Joining a Network

New sites that wish to join a National Atmospheric Deposition Program (NADP) network must complete the Site Information Worksheet (SIW). The completed SIW, site sketch, and site photos should be submitted to the Program Office via email at

General Criteria For Site Selection

Selection of monitoring sites within the NADP is based on the site’s potential to: provide insight into changing atmospheric chemistry, help assess the contributions to sensitive ecosystems, and help validate atmospheric models. Of particular interest are major physiographic, agricultural, aquatic, and forested areas within states, regions, and ecoregions. Siting criteria were established to meet the goal of having regionally representative measurements, and comparability between network sites.

A site should be accessible year round, and in normal weather conditions. It should be secure against vandalism, and from animals, both wild (e.g., bears) and domestic (e.g., cows). When a fence is used to secure a site, the Siting Criteria Rules must be considered. Placement of the NADP instrumentation relative to the fence, in terms of both horizontal and vertical proximity, and the type of fence (e.g., chain link, wood post) are important. In some instances, the fence material may be a concern as well.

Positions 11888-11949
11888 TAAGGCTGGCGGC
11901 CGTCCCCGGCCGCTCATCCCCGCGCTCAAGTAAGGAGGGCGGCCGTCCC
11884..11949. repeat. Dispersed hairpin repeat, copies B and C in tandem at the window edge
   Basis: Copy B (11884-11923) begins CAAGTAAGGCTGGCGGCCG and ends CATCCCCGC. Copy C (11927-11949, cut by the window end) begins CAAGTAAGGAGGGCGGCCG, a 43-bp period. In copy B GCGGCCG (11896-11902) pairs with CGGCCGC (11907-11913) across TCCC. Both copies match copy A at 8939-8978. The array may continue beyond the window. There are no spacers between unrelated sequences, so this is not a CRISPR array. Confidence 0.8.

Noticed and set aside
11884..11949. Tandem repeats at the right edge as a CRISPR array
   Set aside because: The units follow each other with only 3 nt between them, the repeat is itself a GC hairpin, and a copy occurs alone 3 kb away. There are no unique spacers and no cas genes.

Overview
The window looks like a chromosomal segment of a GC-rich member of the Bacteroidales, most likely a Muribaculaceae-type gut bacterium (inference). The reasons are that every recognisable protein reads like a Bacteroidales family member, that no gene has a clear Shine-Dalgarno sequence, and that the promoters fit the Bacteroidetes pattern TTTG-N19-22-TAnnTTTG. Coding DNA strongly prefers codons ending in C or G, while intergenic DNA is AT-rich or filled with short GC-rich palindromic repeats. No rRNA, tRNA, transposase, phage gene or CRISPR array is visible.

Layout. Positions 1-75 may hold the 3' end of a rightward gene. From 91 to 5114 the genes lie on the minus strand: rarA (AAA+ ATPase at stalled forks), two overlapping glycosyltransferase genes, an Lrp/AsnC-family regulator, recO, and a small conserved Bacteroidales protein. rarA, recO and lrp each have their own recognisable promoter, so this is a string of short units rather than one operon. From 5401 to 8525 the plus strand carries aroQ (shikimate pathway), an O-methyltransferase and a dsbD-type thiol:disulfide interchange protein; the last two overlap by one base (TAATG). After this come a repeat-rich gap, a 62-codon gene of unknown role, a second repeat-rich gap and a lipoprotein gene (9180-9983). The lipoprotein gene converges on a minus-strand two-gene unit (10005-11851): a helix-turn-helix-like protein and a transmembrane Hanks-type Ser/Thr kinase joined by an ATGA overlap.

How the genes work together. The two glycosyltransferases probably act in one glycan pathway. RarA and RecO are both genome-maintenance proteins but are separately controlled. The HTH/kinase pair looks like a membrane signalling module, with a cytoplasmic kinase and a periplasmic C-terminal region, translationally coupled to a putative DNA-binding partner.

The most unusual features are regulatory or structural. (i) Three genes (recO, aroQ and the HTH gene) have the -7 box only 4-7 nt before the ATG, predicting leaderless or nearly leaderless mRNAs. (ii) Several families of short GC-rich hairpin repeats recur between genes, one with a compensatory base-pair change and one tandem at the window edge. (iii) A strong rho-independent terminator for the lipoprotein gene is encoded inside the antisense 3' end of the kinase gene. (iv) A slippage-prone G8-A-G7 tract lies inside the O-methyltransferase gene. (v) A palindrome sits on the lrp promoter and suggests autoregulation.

Wet-deposition equipment (i.e., collectors and raingages), AMoN samplers, AMNet equipment, and Litterfall samplers should be located such that they cannot be impacted by irrigation sources. Wind speed and wind direction should be considered when assessing potential impact from nearby irrigation sources.

Collocation of an NADP site with other long-term monitoring networks is encouraged. Established sites have a data archive that can be evaluated. Such sites have documentation that may be reviewed as well. Data must not be compromised when monitoring sites are collocated. This is true whether multiple NADP networks are collocated, or whether an NADP network is collocated with another network (e.g., CASTNET, IMPROVE). Local site conditions should be evaluated to ensure that there is appropriate space to operate the networks, and that site activities will not impact sample collection or site operations.



David Gay